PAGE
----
A Spined Woodborer (Trichocnemis spiculatus) on a chunk of Douglas Fir bark. This is the largest beetle to occur in BC. They can get up to 70mm in length (about 2.7 inches). This is the first individual that I have found alive. Normally I find them dead at the base of trees. These beetles lay their eggs in crevices of recently dead or dying pine trees, usually near the base or roots of the tree. In our area they target Douglas Firs. Their larvae are referred to as ‘timber worms’ spending a couple of years feeding on sapwood and heartwood.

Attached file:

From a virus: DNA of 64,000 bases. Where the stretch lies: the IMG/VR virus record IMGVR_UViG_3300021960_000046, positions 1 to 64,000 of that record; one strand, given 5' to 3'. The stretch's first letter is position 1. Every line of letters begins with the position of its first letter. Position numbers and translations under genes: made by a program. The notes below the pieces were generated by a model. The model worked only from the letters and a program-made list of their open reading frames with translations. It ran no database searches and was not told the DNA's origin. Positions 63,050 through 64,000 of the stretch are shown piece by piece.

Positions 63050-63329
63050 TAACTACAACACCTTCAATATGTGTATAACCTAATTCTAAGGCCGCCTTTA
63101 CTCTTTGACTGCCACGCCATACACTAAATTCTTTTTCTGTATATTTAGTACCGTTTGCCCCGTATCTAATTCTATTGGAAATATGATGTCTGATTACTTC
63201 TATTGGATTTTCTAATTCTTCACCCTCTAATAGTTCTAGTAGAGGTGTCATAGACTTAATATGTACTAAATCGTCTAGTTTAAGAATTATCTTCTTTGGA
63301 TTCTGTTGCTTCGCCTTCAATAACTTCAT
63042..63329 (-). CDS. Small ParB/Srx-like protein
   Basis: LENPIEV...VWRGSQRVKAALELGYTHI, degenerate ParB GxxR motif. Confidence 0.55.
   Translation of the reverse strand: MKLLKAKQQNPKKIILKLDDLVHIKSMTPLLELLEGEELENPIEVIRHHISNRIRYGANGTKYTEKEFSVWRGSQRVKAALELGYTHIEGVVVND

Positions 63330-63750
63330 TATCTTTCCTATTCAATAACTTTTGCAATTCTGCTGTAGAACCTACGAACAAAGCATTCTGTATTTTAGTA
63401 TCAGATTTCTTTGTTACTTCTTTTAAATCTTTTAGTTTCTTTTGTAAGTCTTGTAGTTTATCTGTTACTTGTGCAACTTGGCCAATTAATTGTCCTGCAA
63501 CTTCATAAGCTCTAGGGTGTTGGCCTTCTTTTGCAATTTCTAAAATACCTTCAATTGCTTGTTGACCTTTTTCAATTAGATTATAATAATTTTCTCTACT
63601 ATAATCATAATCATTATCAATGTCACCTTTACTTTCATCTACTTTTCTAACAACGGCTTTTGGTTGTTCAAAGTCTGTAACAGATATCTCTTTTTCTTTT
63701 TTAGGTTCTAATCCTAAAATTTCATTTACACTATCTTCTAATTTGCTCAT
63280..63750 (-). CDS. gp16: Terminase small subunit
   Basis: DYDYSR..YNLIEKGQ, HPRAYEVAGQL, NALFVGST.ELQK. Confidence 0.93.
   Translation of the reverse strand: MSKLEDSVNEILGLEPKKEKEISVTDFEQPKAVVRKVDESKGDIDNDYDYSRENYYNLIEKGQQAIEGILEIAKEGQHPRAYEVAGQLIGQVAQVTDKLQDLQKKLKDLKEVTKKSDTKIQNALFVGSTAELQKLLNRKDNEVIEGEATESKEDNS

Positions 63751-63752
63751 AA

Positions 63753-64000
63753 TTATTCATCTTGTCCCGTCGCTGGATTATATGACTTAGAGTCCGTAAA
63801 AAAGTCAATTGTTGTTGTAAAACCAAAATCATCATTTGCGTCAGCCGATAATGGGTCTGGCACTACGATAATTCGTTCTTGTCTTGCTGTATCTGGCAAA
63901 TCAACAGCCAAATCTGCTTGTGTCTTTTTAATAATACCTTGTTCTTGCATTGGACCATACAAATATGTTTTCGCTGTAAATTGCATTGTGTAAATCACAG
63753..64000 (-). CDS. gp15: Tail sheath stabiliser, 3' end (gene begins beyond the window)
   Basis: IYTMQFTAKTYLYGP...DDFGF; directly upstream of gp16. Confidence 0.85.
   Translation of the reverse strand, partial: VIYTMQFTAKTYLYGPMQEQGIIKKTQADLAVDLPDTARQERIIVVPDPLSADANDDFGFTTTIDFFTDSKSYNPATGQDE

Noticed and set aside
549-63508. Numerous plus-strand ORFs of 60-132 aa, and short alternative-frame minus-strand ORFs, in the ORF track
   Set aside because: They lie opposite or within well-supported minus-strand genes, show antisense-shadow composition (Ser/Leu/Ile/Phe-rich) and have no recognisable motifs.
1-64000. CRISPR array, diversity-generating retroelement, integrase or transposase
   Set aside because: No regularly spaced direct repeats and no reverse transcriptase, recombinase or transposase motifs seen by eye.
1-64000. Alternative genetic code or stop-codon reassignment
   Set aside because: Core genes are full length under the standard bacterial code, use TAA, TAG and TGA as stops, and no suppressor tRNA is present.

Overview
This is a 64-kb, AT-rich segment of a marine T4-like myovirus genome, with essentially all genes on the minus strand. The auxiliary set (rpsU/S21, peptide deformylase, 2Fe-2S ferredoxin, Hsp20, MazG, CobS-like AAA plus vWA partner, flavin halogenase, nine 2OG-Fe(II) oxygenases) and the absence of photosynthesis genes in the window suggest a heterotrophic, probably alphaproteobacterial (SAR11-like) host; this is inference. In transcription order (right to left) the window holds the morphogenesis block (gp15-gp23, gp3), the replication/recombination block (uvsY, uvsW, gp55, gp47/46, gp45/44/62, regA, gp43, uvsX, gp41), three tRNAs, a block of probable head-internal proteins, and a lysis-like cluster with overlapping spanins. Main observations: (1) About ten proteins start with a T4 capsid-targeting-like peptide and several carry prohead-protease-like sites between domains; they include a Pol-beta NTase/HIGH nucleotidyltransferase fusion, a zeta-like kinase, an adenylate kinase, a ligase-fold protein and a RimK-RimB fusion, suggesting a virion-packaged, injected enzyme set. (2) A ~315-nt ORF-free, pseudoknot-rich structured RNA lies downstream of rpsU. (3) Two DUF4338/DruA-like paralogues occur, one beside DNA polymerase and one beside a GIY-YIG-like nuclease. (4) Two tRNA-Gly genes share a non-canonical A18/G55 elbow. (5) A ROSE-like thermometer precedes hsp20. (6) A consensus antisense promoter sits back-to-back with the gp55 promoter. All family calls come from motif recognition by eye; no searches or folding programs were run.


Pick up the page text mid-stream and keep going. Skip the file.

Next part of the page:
They aren’t considered to be forestry pests because they only target dead or drying trees.
Adults fly at night and are attracted to moonlight. This is thought to help them disperse. This also means that they occasionally show up at lights - that’s where I found this one, hanging out under a light. I’ve read that they can be a bit bitey so I avoided handling it.
#Trichocnemisspiculatus #Ergatesspiculatus #SpinedWoodBorer #Goldstream #BCParks